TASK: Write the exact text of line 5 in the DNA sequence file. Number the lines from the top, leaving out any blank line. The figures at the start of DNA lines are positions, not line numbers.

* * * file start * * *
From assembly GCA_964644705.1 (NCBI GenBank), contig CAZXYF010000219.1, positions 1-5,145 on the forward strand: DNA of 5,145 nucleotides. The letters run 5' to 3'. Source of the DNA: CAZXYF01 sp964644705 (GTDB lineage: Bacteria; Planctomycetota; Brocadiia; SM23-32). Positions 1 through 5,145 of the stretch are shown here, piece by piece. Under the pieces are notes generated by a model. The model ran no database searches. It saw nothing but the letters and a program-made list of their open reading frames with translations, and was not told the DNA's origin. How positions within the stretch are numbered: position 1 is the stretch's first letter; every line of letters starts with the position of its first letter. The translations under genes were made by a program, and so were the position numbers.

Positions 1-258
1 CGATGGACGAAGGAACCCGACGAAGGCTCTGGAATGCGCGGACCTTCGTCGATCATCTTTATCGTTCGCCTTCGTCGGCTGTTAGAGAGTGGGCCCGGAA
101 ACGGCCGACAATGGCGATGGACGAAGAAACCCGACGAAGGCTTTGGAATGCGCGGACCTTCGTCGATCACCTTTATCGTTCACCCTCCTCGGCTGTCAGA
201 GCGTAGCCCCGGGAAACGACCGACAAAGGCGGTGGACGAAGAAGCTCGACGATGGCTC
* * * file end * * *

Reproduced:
201 GCGTAGCCCCGGGAAACGACCGACAAAGGCGGTGGACGAAGAAGCTCGACGATGGCTC